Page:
Linux is a particularly good example to start with for discussing filesystem implementation trade-offs, because it provides all of the common options among its many available filesystems.
The oldest Linux filesystem still viable for use now—ext2, does not have any journaling available. Therefore, any system that uses it is vulnerable to long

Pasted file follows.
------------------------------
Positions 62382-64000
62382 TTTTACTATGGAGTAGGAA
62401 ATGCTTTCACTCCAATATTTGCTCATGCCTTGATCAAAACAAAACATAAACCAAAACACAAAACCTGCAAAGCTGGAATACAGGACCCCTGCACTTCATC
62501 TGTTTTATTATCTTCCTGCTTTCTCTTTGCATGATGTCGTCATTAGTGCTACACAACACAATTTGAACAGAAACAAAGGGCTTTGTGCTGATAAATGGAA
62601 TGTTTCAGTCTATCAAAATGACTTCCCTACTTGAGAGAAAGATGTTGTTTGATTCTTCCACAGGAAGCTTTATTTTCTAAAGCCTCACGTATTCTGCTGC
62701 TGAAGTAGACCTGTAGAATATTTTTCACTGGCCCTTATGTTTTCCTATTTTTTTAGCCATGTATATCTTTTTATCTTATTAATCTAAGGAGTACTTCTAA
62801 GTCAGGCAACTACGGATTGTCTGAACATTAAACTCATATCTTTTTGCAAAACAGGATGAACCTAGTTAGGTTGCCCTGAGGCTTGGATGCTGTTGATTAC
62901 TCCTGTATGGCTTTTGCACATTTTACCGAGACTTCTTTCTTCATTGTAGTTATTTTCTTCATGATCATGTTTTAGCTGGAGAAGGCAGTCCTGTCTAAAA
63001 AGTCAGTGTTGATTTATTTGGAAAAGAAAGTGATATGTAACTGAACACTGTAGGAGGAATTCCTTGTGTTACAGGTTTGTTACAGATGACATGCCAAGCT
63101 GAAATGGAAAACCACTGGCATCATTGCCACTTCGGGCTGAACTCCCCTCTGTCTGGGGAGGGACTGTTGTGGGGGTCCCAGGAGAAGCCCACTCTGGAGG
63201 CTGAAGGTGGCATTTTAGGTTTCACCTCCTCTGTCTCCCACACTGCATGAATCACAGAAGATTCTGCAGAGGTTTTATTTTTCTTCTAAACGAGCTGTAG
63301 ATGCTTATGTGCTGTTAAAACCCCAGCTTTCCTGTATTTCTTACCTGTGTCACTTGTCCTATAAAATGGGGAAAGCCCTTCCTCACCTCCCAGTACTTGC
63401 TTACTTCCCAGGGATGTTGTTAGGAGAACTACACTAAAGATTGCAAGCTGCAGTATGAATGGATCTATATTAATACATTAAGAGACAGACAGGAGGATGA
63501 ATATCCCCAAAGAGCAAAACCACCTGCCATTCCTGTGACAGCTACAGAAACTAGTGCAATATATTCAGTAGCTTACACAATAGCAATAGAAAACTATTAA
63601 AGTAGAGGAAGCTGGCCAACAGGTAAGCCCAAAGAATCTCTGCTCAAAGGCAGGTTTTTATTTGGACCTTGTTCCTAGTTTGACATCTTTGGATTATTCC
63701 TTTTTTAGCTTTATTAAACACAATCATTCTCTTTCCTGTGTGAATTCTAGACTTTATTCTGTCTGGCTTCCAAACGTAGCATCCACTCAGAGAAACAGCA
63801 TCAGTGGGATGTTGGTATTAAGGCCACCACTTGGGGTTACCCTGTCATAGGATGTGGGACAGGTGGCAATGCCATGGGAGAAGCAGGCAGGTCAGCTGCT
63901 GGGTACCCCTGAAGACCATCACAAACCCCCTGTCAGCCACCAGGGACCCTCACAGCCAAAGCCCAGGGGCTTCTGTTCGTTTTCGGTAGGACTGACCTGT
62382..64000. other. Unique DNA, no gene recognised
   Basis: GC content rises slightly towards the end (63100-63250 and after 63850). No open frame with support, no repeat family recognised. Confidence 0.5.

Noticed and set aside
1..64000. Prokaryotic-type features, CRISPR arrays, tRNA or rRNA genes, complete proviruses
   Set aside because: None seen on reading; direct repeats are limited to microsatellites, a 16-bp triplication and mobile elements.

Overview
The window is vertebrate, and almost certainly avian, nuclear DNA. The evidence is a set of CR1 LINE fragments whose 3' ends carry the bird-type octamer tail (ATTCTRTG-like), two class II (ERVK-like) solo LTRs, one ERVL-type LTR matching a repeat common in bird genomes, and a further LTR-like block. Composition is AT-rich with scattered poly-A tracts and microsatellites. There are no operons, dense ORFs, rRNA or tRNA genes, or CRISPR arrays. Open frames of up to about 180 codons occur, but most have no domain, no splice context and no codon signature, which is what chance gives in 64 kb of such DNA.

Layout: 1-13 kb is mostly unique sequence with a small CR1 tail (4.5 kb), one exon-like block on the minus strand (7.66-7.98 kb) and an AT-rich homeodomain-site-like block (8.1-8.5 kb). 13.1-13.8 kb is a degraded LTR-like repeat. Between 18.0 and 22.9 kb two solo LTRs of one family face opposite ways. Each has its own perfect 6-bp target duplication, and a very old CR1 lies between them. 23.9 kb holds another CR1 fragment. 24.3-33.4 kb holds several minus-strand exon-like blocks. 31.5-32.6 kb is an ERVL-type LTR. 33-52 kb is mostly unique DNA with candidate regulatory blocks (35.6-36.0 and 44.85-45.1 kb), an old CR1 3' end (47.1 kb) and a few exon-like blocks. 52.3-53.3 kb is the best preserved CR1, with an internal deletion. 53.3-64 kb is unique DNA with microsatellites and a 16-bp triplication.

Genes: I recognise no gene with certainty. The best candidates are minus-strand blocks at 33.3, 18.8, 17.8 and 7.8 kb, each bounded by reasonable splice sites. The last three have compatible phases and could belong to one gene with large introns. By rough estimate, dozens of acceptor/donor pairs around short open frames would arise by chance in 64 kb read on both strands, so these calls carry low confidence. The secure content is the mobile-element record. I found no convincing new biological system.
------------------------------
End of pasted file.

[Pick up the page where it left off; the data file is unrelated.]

fsck recovery times after a crash, which makes it unsuitable for many purposes. You should not put a database volume on ext2. While that might work theoretically, there are many known situations, such as any user error made during the quite complicated
fsck process, this can break the write ordering guarantees expected by the database.
Because not journaling any writes is faster, ext2 volumes ...